cattle chicken bee sheep
  • Likes 1
  • Mark post as helpful
  • send pies
  • Quote
  • Report post to moderator
Lubricants were around before petroleum. Some may not be perceived as viable today like whale oil.

One thing i latched onto is rendered lard. I made some from cow fat. It seems very viable. Almost a liquid at room temperature. As i researched it i found out that it was a preferred lubricant because it didnt wash off in a rain. This makes sense as the rain cools it and it starts to harden. But during use (friction) it goes to liquid.

I made a candle over a year ago. Basically poured it into a mason jar with a wick. A year later no foul smells coming from it. It is kept on a counter. No refrigeration.

I think this could be used in many applications. From a pto shaft on a tractor to a door hinge in the house.
 
Posts: 80
Location: Pee Gee, Bee Cee, Cee Aye En Aye Dee Aye
17
  • Likes 2
  • Mark post as helpful
  • send pies
  • Quote
  • Report post to moderator
Walnut oil probably isn't a good choice not only for it's viscosity but also it's a drying oil like linseed(flax) hemp and tung oil.

I wonder how the embodied energy lost on a prematurely worn chain from sub optimum oil compares to using the engineered lube.

I'm finding that by the time I don my chaps and hardhat, fuel and oil the saw I can have a 10" or smaller tree cut most of the way through with an axe, and a little one down and a good way started on the limbing. Probably with less sweat and definately less stress. Even when falling multiple trees with a chainsaw I'm now gonna stick to an axe for limbing. Most of my trees are willow, alder, poplar, cottonwood and fir.

I hate my chainsaws and hope I never have to use them enough to get comfortable with them!
 
Michael Holtman
pioneer
Posts: 123
Location: Tennessippi
33
purity forest garden gear foraging trees books cooking food preservation medical herbs woodworking ungarbage
  • Mark post as helpful
  • send pies
  • Quote
  • Report post to moderator

James Freyr wrote:Maybe an alcohol soak or drench would dissolve old dry oil residue easily and not be a tedious task.



This even works for cosmoline. The problem is how immediately the corrosion sets in.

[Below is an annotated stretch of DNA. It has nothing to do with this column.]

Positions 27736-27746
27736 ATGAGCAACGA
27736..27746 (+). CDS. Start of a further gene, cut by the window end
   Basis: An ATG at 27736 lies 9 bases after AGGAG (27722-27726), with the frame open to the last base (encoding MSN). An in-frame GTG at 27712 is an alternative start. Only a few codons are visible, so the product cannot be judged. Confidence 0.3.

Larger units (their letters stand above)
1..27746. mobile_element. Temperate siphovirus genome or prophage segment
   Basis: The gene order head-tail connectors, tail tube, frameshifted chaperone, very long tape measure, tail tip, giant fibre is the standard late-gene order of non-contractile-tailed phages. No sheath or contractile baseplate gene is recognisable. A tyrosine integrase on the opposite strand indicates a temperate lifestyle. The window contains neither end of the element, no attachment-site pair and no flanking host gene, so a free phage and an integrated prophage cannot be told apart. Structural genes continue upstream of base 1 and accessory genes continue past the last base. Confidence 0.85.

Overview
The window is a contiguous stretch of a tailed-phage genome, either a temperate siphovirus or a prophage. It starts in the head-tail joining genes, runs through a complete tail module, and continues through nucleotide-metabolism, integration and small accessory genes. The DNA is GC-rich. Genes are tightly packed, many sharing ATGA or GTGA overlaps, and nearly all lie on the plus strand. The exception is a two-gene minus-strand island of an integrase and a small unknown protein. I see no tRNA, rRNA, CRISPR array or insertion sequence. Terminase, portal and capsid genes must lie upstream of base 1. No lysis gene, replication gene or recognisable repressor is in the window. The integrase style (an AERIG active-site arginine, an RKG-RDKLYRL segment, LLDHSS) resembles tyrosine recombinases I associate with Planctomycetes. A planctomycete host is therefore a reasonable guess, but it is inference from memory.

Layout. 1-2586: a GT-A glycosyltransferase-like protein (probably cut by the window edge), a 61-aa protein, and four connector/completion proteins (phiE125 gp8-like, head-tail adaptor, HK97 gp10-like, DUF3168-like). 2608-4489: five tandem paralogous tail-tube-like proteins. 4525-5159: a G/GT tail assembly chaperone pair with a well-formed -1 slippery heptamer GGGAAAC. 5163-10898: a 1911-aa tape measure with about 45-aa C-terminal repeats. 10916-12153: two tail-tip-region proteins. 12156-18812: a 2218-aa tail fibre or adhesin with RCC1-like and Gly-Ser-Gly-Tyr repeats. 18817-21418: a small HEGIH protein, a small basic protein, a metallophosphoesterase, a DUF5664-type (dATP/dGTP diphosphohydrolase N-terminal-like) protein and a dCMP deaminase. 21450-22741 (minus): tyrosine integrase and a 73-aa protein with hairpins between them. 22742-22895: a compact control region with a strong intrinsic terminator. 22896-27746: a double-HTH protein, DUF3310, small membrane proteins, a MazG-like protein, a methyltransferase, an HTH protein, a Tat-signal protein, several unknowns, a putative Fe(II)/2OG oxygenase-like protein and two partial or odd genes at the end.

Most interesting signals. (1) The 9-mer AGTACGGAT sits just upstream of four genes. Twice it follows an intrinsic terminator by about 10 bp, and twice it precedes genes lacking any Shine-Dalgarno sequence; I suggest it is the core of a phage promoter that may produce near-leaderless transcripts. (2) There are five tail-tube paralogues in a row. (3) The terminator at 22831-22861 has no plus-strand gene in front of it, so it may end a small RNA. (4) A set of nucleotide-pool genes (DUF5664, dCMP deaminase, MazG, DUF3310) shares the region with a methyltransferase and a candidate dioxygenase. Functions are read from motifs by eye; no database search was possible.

Michael Holtman
pioneer
Posts: 123
Location: Tennessippi
33
purity forest garden gear foraging trees books cooking food preservation medical herbs woodworking ungarbage
  • Likes 2
  • Mark post as helpful
  • send pies
  • Quote
  • Report post to moderator

wayne fajkus wrote:I made some from cow fat. It seems very viable. Almost a liquid at room temperature.


I realize you are in texas, but what qualifies as room temperature in your mind? We have lard(from hogs) that is mostly solid(ish) in the upper 70s. The only beef tallow I have ever stored for any length of time would not turn to liquid until it reached 80 something degrees F. I wonder if is depends on what part the fat comes from, or maybe even the rendering process. This is new to me, unless maybe I'm missing something?  
 
Michael Holtman
pioneer
Posts: 123
Location: Tennessippi
33
purity forest garden gear foraging trees books cooking food preservation medical herbs woodworking ungarbage
  • Mark post as helpful
  • send pies
  • Quote
  • Report post to moderator

Alley Bate wrote:
I'm finding that by the time I don my chaps and hardhat, fuel and oil the saw I can have a 10" or smaller tree cut most of the way through with an axe, and a little one down and a good way started on the limbing. Probably with less sweat and definately less stress. Even when falling multiple trees with a chainsaw I'm now gonna stick to an axe for limbing. Most of my trees are willow, alder, poplar, cottonwood and fir.